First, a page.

The Nokia N900 was released in November of 2009 – three and a half years ago. When I bought my first N900 in January of 2010 it was a huge upgrade for me in terms of both speed and software freedom (coming from a Blackberry). The idea of having a computer – a true computer – that was also a phone was amazing. The same device I used to send text messages, I also installed applications on using apt-get. True multitasking – my applications stayed open until I closed them, not until the operating system decided it wanted to kill them. I didn’t mind paying the 450 USD it cost to purchase the brand new N900 out of contract – this was an awesome piece of technology!

Fast forward to 2013. Three years later I have gone through 2.5 Nokia N900s (I say 2.5, because the first two each broke in different ways and I was able to build a working device from their left overs) and still have it sitting on my desk as I write this. Three years is a long time in the world of mobile hardware and the N900 easily shows plenty of signs of aging. Compared to my wife’s Nexus 4, it loads applications and web sites slowly.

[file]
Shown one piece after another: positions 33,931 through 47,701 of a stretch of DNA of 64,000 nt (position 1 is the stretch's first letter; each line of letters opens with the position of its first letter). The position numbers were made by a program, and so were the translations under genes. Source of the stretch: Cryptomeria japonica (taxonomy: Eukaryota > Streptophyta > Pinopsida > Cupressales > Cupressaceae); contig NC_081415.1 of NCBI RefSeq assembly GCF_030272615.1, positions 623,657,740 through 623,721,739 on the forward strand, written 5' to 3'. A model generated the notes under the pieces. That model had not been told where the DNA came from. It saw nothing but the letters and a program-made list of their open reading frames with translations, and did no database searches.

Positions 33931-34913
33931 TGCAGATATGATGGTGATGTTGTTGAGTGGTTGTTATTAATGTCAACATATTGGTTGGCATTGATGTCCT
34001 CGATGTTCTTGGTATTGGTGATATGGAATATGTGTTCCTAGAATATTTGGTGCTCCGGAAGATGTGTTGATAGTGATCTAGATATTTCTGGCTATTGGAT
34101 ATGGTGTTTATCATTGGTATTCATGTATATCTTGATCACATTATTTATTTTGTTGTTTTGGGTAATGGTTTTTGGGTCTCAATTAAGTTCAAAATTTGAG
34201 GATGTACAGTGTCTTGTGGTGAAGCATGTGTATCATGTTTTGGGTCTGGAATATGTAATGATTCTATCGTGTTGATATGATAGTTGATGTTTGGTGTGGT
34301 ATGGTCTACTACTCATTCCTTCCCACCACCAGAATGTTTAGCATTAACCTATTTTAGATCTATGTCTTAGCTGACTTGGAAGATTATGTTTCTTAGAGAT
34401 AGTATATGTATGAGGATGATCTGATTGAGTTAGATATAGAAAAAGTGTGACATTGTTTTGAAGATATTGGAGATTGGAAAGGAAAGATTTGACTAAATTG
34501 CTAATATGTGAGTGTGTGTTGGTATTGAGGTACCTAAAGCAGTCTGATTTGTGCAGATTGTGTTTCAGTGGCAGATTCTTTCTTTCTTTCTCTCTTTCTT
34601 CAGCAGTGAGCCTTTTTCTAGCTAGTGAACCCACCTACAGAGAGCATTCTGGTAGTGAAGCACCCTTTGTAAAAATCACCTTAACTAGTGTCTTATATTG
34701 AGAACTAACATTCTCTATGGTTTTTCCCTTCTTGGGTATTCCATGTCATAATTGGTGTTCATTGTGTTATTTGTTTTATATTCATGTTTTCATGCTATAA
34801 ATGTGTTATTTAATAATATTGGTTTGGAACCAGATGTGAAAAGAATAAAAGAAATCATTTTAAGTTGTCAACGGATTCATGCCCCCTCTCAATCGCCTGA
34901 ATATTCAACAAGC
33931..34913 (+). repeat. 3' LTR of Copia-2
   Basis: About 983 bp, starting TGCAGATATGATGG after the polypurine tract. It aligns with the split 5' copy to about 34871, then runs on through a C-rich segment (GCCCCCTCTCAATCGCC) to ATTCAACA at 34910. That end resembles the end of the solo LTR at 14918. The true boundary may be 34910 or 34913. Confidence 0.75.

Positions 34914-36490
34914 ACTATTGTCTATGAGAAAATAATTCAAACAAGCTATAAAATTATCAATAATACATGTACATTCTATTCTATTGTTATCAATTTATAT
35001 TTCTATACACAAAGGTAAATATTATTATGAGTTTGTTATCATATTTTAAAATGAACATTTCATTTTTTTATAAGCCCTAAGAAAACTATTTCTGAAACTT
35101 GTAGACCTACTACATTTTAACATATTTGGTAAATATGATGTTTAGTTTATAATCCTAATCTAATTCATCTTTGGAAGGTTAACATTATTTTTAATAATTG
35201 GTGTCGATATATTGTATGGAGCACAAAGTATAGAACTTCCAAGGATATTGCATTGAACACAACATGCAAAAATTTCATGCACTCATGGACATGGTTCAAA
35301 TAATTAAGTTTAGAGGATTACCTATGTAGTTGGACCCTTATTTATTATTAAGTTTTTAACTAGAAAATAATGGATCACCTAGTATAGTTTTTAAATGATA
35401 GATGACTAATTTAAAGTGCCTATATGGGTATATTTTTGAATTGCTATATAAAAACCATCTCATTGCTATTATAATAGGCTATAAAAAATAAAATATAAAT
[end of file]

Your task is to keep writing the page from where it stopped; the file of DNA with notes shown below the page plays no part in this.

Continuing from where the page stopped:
So why is it I hold onto hardware/software that deserves an upgrade? Simple – no one has released a comparable replacement. At first I did not want to trade my true Linux operating system in for this dribble called Android everyone raves about. Upon giving Android a chance though – I could make do with it. The HTML5 supporting browsers on Andriod really provide a decent web experience (which beyond text messaging is what I mainly do on a mobile device).

The hold up then? The hardware. I’m not talking about the speed of the hardware though – I’m talking about the lack of design. Almost every modern mobile that is sold today is a pure touch device. Hardware keyboards are a thing of the past it seems.

Am I truly the last person left alive who doesn’t like a software keyboard taking up half of my sub-10 inch screen while I type something?

When I search for modern cell phone hardware I certainly feel that way.

I have hope though! Within the next year we are expecting at least three new mobile operating systems to enter the landscape:

  • Ubuntu Mobile
  • Tizen
  • Firefox Mobile
I hope against all open that one of the hardware makers supporting these operating system breaks the current tread of touch-only devices. Maybe then I and stop picking up old N900s on Ebay when my existing one breaks!
~Jeff Hoogland